Analog goes Digital

My Mother...

My mother was a very attractive post Victorian woman, she was a war bride, worked a nine to five.  Even when my sister and were still babies my mother worked a Standard Telephone Company, the equivalent of AT&T in the USA.  She was a typist in what was called the Typing Pool, a room of about 50 women all siting at desks in rows doing nothing but typing for 8 hours a day.  She worked her way up the ladder and by the time she retired she was the private secretary to one of the V.P.'s.

I mostly remember as a baby my mothers mom "Grandma Marie" babysitting me.  She was a wonderful woman and played the piano amongst other thing but more on her later.  I was told later that my Aunt Joy had a hand in the babysitting too, I don't remember that part of life but I do know that when I got a bit older I decided early on that I did not care for her and had little to do with her. My mother only had one sibling a brother named Ray.

Joy was married to Ray, he was a really nice person who was an architect for the City of London, if I remember correctly.  His claim to fame was that on a private contract he designed the elevator shafts for the Queen Elizabeth II ship.  He was a quiet guy who would sit there in his living room smoking his pipe, that was the fashion back then, listening to classical music on the most incredible sound system I had ever seen.  Ray had a special cabinet built for all the equipment and it spanned the entire wall of his living room, it had reel to reel, a turntable, receiver, 2 amplifiers (stereo was still very new in the 50's), and a pre-amp and probably a bunch of other stuff too.  It would still stand up to any of this digital and solid state crap of today.  I remember he had these huge Magnaplane speakers the could reproduce so accurately and clearly it always blew me away.  I think it was his influence that made me so interested in music from such a young age, thanks Ray.

I vaguely remember that Grandma Marie was breeding Boxer dogs when I was born and there was a litter born on the same day.  Marie gave the runt of the litter to my mother as company for me, his name was Lustig (Lusty for short), probably because of his coloring.  He was a huge monolith of a dog that always towered over me, even when I was older he would stand on his hind legs and tower over me. 

I affectingly remember playing with that dog for hours on hours.  We would rough and tumble but he never hurt me, not one.  We were best buds and when he eventually died I said I would never own a pet again as I didn't want to go through the hurt of loosing again.  Lusty had his routines, my mother would feed him in the morning then open the front door and let him out to run around the streets.  Back in the 50's there were not cars to speak of so it was reasonably safe.  Then we moved closer into town for a very short period of time, I have no idea why, I was too young to understand.  But mom left Lusty out and he ran down the road as usual and straight across the main road of traffic.  Well this time there was a car coming, a Volkswagen beetle, and Lusty hit it broad side and completely flipped this car over onto its roof.  There was the police and all sorts of stuff going on when I got home from school that day.  All Lusty got was a cut that turned into a nice scar on his forehead and the car was a right off.  Dog 1, Car 0 :-)  (I always love telling that story even today.)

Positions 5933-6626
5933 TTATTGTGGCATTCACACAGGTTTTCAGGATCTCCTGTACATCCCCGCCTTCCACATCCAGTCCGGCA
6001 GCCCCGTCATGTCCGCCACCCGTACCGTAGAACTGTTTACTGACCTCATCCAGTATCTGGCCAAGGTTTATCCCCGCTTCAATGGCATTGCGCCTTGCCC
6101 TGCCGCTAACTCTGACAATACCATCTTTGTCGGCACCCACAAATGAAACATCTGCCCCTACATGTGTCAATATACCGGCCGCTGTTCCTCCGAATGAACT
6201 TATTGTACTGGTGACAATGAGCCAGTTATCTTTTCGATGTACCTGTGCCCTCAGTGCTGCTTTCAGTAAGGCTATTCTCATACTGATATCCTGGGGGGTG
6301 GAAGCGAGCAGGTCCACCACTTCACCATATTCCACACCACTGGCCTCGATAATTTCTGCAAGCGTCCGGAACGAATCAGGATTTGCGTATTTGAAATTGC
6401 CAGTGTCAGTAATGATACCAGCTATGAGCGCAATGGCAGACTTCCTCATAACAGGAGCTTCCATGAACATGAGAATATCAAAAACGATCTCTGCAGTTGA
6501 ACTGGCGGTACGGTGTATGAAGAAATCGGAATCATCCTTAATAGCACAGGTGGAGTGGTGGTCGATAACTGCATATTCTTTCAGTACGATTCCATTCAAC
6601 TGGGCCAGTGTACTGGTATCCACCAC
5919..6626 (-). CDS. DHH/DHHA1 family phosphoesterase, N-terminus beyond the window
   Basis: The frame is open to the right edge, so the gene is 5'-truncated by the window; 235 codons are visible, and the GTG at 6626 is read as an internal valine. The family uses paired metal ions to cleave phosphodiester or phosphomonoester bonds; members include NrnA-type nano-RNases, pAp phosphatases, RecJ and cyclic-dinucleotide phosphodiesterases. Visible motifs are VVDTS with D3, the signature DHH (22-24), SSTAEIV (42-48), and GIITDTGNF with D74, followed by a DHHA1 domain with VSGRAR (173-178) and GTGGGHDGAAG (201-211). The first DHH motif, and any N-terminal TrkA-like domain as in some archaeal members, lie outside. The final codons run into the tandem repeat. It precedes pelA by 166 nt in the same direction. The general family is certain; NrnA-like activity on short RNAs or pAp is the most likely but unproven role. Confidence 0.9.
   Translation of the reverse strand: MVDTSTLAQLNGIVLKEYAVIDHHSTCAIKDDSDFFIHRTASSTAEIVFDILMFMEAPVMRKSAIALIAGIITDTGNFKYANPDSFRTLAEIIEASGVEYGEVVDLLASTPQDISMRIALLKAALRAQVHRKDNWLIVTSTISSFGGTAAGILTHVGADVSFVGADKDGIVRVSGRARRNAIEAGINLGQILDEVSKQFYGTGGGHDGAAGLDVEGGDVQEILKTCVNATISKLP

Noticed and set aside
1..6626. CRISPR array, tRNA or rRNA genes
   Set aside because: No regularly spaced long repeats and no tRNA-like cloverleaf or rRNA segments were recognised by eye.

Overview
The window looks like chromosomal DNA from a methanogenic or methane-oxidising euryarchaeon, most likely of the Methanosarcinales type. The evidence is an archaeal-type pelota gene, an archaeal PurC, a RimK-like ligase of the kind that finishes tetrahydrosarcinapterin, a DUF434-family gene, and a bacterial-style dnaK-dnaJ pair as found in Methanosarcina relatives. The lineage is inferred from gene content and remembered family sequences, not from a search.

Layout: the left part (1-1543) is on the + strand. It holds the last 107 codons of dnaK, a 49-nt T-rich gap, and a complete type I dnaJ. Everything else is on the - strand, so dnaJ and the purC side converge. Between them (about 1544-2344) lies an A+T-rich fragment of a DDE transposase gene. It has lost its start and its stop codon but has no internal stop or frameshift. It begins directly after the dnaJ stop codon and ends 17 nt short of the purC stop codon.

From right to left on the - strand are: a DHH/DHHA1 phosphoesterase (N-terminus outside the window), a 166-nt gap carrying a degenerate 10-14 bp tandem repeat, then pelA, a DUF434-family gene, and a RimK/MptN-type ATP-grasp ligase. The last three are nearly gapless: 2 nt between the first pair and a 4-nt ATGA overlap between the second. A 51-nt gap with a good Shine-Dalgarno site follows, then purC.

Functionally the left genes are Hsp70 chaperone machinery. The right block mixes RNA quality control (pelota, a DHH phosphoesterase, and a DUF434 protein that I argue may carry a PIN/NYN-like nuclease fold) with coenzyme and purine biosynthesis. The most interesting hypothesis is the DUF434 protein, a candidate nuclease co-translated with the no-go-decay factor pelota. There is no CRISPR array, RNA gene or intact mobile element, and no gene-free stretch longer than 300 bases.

Sis (Yvonne) has another wonderful memory of Lusty.  He would follow her to the bust stop every morning and wait with her till the bus came.  When she was out of sight he would trot down to the local butchers, yes we very much had a butchers shop as well as a green grocer, fish monger, and bakers amongst others.  Anyway; Lusty would trot off the to butchers who would give him a big bone to chew on which he took home to present to my mother when she got home.  In the afternoon he would be back at the bus stop waiting for Sis once again and walk her home.  This was his routine each and every day, except for weekends when it was all play time!  To both Yvonne and me he was a great faithful dog and play partner.  Except for the obvious Boxer slobber, which we got used to in the end and ignored it.  Thanks Sis for the wonderful memory.

Lusty circumed to a heart attack and we had to put him down, my first emotionally upsetting period in my life.  After that affair we moved again, this time much further out of town to the very last road before what is called the "Green Belt" around London (look it up as it takes too long to explain here)

One of my fond memories of my mother was that she had a sense of humor.  When I was maybe 16, the youngest you could get your drivers license in England at the time, I started to buy cars at auction and would fix them up and sell them.  Usually about ever 3 months.  On one of the purchases I bought a Daimler sedan, which is the closes thing to a Rolls Royce limo.  So here I was a 15 year old kid in a too fancy car,  I had a thought that might be fun... I got dressed up and drove the car to the main gate of STC and waited for my mother to come out... she got it immediately... she walked round to the back door and stood there waiting for me to open the door, just like a queen and chauffer, I opened the door then got in the car and slowly, very slowly drove through the crown of works all staring in the back to see who the "royal" was.   We got home and had a good laugh, then she suggested that I do the same and meet my father at the station, he was working in London at that time.  So there I was standing in front of the car outside the local underground station and here comes my father... he looked and turned and got on the bus... we didn't speak for about 3 months until I sold the car.  It was pure jealousy on his part, "how could a 16 year old boy afford such a car?".  His loss!


 

Created by Phillip Seaman
Modified 11/13/2015